REVIEW ALSO ON: http://bibliomantics.com/2011/04/15/youve-co me-a-long-way-baby-cassie-la-enthuses-about-bossypants-by-tina-fey/
As far as expectations go, I assumed Tina Fey's autobiography would be very similar to Sarah Silverman’s, The Bedwetter: Stories of Courage, Redemption, and Pee. This was unfair of me. It was unfair to assume that just because both of these writers are female comedians that their autobiographies would be in some way congruent. Whereas Silverman’s novel taught me that she is a loose, social outcast with poor fashion decisions and no qualms about spitting out various racial epithets and/or references to vaginas, Fey’s novel was ultimately more fulfilling. While they both talk about their rise into the public eye (by starting low in the comedy world with other now also famous comedians), Fey presents her story in a much more intellectual way.
The most satisfactory aspect of the novel is the way that Tina Fey’s voice and humour shines through the stories (most of which are funny, sardonic, and tinged with a sense that no matter how bad things get there is always humour, and a sarcastic world view to solve the problem). Rather than hearing the story with my own voice as I read, I constantly found myself hearing Fey’s voice. Literally. She talked to me as if we were old friends, and she just happened to be entertaining me with various stories from her life. You can’t help but hear her inside your head.
In another chapter she is writing about the disastrous cruise her and her husband went on for their honeymoon. She explains that for legal reasons her husband does not want his name mentioned in the book so she instead refers to him as Barry. Throughout the narrative however she keeps “accidentally” writing that his name is Jeff, a mistake she consistently berates herself for mid-text. Barry then becomes Lee for a good portion of the story until she changes it to Rod at the request of Jeff who think it sounds much more manly. The funniest moments are when she breaks the fourth wall, or whatever you would call that in literary form. Sorry Zack Morris, Tina Fey has you beat.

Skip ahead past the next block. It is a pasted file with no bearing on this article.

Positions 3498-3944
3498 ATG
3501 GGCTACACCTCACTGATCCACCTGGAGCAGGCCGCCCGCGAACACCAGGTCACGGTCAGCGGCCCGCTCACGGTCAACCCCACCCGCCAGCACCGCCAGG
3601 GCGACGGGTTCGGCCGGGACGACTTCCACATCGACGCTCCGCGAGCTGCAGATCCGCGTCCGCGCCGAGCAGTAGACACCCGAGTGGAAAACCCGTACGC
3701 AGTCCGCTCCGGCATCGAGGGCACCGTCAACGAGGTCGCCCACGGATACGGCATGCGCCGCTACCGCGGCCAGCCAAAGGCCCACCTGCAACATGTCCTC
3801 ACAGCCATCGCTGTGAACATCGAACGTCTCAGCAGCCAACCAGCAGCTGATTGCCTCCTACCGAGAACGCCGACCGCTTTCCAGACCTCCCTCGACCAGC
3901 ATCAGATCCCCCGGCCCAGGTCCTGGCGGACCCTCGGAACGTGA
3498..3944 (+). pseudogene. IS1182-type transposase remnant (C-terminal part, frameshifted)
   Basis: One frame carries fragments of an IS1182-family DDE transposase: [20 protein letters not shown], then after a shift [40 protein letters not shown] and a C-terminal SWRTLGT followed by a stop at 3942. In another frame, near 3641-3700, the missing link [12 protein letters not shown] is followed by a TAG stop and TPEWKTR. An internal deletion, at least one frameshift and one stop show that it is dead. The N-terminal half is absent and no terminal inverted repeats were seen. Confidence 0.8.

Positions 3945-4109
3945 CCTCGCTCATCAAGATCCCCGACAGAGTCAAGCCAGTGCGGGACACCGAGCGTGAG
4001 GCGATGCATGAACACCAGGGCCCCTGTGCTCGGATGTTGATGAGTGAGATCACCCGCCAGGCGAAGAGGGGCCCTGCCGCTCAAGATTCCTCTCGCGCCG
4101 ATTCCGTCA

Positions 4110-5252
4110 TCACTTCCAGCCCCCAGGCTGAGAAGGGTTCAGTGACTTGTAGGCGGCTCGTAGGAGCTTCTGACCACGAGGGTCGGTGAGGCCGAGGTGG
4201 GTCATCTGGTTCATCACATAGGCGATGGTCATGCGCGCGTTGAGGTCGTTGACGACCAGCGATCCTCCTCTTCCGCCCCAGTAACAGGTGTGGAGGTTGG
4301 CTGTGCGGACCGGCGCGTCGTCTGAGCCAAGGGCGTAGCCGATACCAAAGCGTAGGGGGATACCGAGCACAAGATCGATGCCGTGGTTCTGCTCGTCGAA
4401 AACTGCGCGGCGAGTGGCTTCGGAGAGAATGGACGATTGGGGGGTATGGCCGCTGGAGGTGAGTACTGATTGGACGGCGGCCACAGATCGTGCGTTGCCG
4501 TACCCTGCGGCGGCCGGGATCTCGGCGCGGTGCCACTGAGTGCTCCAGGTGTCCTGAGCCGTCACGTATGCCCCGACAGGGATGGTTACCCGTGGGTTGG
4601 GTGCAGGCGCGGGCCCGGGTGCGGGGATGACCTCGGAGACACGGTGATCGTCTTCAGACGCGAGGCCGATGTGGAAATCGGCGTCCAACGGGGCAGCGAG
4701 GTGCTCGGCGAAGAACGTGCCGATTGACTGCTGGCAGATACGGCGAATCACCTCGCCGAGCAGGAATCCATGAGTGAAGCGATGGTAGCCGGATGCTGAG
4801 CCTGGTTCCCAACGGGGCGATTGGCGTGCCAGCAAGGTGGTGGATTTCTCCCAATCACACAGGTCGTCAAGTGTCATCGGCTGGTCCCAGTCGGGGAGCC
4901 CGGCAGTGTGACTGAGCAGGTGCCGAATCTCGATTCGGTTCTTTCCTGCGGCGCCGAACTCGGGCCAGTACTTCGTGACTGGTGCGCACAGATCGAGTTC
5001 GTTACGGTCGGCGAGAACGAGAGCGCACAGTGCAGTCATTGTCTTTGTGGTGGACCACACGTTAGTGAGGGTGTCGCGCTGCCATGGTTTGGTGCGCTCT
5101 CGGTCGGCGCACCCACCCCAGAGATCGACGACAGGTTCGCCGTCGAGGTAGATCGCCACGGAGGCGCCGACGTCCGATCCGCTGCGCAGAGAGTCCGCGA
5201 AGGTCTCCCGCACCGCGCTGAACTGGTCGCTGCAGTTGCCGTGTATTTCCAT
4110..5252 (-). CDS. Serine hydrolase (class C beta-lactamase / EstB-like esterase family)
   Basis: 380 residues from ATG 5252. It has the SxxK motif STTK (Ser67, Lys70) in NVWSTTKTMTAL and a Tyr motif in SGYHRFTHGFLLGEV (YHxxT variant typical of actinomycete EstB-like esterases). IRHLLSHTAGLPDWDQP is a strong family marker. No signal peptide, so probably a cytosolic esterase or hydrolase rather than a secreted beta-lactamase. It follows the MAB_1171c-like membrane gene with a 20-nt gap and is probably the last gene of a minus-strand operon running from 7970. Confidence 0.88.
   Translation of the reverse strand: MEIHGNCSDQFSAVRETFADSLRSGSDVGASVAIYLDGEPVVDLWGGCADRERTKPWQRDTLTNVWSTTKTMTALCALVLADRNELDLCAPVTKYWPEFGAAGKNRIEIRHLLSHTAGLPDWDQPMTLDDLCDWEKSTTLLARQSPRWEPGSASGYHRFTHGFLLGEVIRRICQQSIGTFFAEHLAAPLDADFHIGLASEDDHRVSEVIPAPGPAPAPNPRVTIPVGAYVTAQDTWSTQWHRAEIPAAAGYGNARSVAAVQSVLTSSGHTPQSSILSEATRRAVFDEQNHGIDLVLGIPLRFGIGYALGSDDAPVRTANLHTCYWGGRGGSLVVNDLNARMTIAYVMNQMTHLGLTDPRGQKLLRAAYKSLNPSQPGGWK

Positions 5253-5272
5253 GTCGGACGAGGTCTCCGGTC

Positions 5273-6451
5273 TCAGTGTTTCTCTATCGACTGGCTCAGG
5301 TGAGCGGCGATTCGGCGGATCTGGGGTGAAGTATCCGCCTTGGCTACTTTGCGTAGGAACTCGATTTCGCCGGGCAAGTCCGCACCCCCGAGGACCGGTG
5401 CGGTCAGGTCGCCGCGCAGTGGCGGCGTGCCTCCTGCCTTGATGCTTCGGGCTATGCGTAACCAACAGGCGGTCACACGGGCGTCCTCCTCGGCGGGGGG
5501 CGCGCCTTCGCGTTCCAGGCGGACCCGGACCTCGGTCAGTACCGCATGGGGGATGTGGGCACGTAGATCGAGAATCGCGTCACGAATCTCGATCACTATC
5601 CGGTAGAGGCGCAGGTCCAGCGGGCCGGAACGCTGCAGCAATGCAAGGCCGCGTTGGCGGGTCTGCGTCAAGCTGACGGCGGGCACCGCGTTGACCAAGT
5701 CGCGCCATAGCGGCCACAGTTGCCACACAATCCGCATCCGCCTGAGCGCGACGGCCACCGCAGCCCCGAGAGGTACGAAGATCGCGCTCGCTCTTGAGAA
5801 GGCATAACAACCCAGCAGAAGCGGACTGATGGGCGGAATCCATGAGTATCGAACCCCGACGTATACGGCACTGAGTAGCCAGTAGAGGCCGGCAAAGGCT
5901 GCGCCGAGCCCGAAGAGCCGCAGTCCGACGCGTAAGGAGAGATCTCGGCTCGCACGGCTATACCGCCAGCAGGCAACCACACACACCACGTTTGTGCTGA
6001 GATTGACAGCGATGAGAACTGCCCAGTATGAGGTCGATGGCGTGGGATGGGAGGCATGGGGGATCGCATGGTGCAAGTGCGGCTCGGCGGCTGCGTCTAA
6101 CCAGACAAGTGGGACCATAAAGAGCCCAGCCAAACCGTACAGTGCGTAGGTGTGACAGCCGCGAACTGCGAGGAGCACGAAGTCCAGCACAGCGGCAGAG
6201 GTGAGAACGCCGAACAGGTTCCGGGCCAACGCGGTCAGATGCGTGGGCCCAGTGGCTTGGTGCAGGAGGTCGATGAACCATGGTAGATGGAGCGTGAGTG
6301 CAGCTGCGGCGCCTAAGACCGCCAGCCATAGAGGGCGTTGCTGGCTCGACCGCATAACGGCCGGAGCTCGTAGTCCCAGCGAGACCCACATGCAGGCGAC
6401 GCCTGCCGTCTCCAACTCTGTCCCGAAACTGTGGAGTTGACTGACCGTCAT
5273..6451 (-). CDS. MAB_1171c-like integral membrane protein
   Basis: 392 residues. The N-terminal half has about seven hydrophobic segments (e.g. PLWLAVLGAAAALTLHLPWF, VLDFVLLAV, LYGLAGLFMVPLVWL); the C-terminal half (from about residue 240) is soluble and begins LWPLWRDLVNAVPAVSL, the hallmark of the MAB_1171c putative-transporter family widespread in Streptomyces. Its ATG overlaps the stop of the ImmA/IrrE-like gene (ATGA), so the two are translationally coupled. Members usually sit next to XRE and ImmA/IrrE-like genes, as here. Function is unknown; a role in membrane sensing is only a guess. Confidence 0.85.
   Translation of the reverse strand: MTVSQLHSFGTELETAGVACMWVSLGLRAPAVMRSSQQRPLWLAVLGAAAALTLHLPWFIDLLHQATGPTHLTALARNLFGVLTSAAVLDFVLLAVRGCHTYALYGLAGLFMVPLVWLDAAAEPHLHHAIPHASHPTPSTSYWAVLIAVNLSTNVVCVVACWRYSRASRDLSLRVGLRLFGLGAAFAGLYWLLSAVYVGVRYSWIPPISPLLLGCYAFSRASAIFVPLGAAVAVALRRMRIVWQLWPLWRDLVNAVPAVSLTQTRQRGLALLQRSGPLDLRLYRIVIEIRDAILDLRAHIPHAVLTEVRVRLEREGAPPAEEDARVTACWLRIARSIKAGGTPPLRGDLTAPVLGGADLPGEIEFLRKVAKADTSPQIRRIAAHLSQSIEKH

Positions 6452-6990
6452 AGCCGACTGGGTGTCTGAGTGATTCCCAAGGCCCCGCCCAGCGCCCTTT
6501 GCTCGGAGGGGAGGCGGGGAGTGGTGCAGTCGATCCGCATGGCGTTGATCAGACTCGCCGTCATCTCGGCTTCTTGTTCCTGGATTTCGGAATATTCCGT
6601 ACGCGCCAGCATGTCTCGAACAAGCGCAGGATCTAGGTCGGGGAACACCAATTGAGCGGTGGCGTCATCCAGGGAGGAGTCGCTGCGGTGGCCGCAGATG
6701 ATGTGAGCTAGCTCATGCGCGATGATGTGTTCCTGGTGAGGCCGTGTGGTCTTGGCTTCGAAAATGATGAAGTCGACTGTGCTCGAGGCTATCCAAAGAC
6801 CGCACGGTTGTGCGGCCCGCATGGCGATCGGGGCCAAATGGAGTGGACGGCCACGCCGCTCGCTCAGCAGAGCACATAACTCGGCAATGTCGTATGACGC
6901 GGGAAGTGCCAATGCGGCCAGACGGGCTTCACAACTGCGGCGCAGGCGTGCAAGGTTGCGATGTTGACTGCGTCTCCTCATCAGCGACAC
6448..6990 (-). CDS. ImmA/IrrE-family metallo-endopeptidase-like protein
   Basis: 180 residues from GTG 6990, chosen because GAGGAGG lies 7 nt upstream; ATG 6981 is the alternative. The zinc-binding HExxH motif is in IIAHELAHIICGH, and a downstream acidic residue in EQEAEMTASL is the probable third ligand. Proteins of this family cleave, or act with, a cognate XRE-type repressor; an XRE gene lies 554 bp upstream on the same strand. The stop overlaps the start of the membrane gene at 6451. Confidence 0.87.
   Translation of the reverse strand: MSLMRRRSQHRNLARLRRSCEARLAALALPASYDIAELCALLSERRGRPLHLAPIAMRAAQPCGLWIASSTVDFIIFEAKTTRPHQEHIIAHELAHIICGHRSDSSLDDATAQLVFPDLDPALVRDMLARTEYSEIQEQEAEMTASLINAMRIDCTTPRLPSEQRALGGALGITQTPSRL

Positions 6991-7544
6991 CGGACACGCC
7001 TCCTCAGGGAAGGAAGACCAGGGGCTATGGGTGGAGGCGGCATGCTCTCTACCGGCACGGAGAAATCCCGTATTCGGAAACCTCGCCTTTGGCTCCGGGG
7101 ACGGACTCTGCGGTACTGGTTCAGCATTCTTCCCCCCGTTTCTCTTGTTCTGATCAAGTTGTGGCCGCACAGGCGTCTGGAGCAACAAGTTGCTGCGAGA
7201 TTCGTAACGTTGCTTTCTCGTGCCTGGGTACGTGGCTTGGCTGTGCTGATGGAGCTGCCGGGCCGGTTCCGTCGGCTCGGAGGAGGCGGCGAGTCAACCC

Another thing that greatly appealed to me was how much the book was aimed at women. Granted, not being a married mother I cannot fully relate to the entire novel, but for the most part I could easily connect to what she touched upon. As a woman I have experienced her frustration with females being viewed as somehow less capable than men in the workplace. This included talk about the lack of a female majority in the improvisational acting group Second City, and also the lack of parts for women that initially occurred on “Saturday Night Live”. In one anecdote she mentions that Chris Kattan in drag was chosen over a female cast member for a sketch with Sylvester Stallone.
She rails against the strangeness of being a woman, from having her period to delaying being allowed to shave her legs. In one of the first lines that struck me enough to highlight it on my Kindle, Fey writes that, “I had noticed something was weird earlier in the day, but I knew from commercials that one’s menstrual period was a blue liquid that your poured like laundry detergent onto maxi pads to test their absorbency”. This was, to me anyway, a “what’s the deal with airline food” joke for the 21st century.
What resonates most however is the inadequacy women feel with themselves and the cattiness they exhibit to one another. This is also explored in Fey’s movie Mean Girls (AKA the pinnacle of Lindsay Lohan’s career). She discusses how no matter what a woman looks she will be judged harshly, both by herself and others. Ultimately we will compare ourselves to photoshopped models we see on the covers of magazines (Fey herself is proud to admit she has all her own teeth and original facial features) despite the impossibility of achieving these attributes. Tastes also change. Where once curvier beauties were in (see Marilyn Monroe), followed by stick thin models (see Twiggy), followed by big booties (see J-Lo), and now thighs (see Beyonce) women will forever be striving to do whatever it takes to conform to the national standard of beauty. We as a gender will never view ourselves as enough.
Fey herself admits to being catty toward other women, which makes me feel better about occasionally displaying these qualities. She takes another woman’s job out from under her, she wishes that an ex’s new love interest has a “cavernous vagina”, and she convinces her closeted homosexual friends to choose another lead for a play merely because she has a vendetta against the blonde beauty who stole her boyfriend. She writes, “Obviously, as an adult I realize this girl-on-girl sabotage is the third worst kind of female behavior, right behind saying “like” all the time and leaving your baby in a dumpster”. It’s behavior like this that makes it easy to not enjoy the company of a select few women (or more likely girls on “Teen Mom”). And it is precisely thinking like what I just wrote that gets us labeled as “catty”. Meow!